Agriculture is humankind’s oldest and still its most important economic activity, providing the food, feed, fiber, and fuel necessary for our survival. Robotics and automation can play a significant role in society meeting 2050 agricultural production needs. For six decades robots have played a fundamental role in increasing efficiency and reducing the cost of industrial production and products. In the past twenty years, a similar trend has started to take place in agriculture, with GPS- and vision-based self-guided tractors and harvesters already being available commercially. More recently, farmers have started to experiment with autonomous systems that automate or augment operations such as pruning, thinning, and harvesting, as well as mowing, spraying, and weed removal. The mission of the AGRicultural INteligent Systems (AGRINS) Laboratory is to promote research, development, innovation, and standardization in robotics and automation to enable safe, efficient, and economical agricultural production. AGRINS Lab. is a forum where academic and industrial researchers and engineers meet to advance the state-of-the-art in sensing, mobility, manipulation, and management technologies applied to the production of grains, fruits, vegetables, nuts, and horticulture and nursery crops. We welcome anyone interested in this exciting area to join and contribute to our mission.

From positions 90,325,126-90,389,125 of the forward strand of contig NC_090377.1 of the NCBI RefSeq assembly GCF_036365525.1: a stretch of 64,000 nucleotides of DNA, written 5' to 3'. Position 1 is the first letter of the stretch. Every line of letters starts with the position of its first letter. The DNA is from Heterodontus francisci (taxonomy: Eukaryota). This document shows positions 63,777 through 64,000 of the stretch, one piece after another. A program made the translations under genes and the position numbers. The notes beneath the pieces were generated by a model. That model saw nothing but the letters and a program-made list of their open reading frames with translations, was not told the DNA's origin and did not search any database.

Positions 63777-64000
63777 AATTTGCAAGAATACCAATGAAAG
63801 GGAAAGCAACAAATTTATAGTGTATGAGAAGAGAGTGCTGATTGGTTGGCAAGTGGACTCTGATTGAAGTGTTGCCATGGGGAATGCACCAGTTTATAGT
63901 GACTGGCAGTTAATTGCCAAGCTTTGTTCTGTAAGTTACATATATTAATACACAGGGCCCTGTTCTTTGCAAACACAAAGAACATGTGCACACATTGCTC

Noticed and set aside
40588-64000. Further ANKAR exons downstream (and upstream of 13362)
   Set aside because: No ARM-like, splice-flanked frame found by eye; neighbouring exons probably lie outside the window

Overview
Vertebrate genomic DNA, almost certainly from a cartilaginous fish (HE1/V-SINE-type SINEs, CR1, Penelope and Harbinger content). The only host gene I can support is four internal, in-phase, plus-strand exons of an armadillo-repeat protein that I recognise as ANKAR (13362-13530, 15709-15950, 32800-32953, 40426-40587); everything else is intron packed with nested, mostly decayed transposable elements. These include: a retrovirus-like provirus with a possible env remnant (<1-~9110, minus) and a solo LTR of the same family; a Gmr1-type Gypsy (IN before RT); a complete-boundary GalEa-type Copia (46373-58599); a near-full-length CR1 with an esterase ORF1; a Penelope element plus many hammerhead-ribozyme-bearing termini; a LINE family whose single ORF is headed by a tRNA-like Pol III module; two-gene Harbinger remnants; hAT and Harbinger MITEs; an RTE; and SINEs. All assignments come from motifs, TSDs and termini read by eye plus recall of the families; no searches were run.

The laboratory mission is to research to develop new field robotics and intelligent systems theories and methods and apply them in agriculture.
We are committed to developing technologies in four core areas:
- Design and development of intelligent systems for agricultural use
- Dynamic modeling of these intelligent systems
- Planning to automate them
- Intelligent and automatic control of them to perform tasks